I can't claim too much credit, the driving force behind it all is a colleague who's an Anglophile American. Revealing, perhaps, that it's taken her to kick our Brit backsides into doing something! I'm giving a paper on the cultural meanings of London & Brighton as two key locales for Mod culture and in particular for 'Quadrophenia'.

I'm hoping the rumble on the beach bit is a joke!

Re: The Geography of Mod Culture

PostPosted: Fri Apr 25, 2014 10:36 pm
by NormanD
I'm sure you've seen this one?
Image
Taken from a facebook posting - http://www.buzzfeed.com/robinedds/glori ... itain?bffb

Re: The Geography of Mod Culture

PostPosted: Sat Apr 26, 2014 7:20 am
by AndyM
I hadn't seen that -- wonderful!

Re: The Geography of Mod Culture

PostPosted: Wed May 14, 2014 3:55 pm
by uiwangmike
Some recollections on World Service
http://www.bbc.co.uk/programmes/p01ymfj7
Not that I thought about it much, but I didn't know that "mod" was an abbreviation of "modernist". Were there ever postmods?

Re: The Geography of Mod Culture

PostPosted: Wed May 14, 2014 9:45 pm
by Rob Hall
If a youth subculture passed undocumented did it really exist?

Re: The Geography of Mod Culture

PostPosted: Mon May 26, 2014 11:57 pm
by john poole

Re: The Geography of Mod Culture

PostPosted: Tue May 27, 2014 11:58 am
by NormanD
Not a bad programme at all. I'm sure it mentioned or discussed quite a few of the points raised in our previous conversations here. The music used, more or less throughout the hour, was well-sourced too.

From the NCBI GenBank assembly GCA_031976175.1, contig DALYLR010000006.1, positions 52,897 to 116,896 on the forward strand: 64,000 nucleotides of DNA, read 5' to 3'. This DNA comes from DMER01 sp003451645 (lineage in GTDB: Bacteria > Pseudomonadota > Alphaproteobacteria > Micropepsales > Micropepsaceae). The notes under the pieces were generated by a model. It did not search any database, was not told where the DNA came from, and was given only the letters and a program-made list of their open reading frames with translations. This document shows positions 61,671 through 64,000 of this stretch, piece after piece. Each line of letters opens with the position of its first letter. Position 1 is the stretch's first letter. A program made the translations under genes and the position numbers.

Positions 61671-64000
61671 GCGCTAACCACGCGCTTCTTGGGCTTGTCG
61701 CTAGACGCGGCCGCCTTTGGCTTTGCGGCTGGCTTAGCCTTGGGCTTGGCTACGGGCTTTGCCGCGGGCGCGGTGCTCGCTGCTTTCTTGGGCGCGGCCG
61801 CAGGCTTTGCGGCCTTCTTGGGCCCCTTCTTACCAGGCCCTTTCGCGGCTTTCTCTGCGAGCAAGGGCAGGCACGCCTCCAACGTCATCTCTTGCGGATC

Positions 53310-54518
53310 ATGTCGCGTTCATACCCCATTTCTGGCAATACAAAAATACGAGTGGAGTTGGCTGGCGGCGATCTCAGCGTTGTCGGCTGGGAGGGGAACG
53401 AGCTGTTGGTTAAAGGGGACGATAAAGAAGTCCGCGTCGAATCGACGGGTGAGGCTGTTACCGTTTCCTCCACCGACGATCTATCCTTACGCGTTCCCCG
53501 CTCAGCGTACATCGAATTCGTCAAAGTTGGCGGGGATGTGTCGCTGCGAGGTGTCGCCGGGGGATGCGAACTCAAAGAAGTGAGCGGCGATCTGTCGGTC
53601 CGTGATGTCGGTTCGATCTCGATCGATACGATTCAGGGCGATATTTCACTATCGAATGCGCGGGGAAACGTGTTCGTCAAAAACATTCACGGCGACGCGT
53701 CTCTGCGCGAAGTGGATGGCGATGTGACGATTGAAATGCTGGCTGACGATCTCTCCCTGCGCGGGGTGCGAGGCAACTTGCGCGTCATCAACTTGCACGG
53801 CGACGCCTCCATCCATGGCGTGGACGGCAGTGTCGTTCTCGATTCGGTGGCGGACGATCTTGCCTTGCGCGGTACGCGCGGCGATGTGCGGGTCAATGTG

It made a good point about the end of national service in the early 1960s, and the liberating influence this had on the yoot. Also, the increasing availability of work, which gave young people a lot more flexibility and a bit more earning power. The burden of marriage and 'settling down' loomed heavily. By their early twenties, some of the witnesses commented, their rousting days would be over as there'd be a family to support. The wider availability of contraception - especially for women - was still a few years away, which would bring different kinds of freedom.

Re: The Geography of Mod Culture

PostPosted: Mon Aug 18, 2014 1:27 pm
by john poole
The book "Mods the New Religion - the style and music of the 1960s Mods" by Paul 'Smiler' Anderson appears to be well worth investigation for those interested in the subject, (particularly if you can borrow a copy as I have done). It of course includes chapters on clothes, scooters, and mods'n'rockers, but more interestingly perhaps lots about the music - photos, memorabilia, and interviews with those who were there.
http://www.omnibuspress.com/Product.asp ... Id=1088129

sample pages available on the Am*z*n site, mainly from the Sartorial Matters chapter
http://www.amazon.co.uk/Mods-The-Religi ... 000&sr=1-1

Re: The Geography of Mod Culture

PostPosted: Mon Aug 18, 2014 1:41 pm
by alister prince
Thanks John, I shall investigate.
Aly

Re: The Geography of Mod Culture

PostPosted: Fri Apr 07, 2017 8:45 pm
by Hugh Weldon
Just reviving this thread to post a link to a great Ian Penman LRB piece on mod which someone just shared in the other place. I think his LRB pieces are probably some of the best music journalism around these days.

https://www.lrb.co.uk/v35/n16/ian-penma ... -to-starve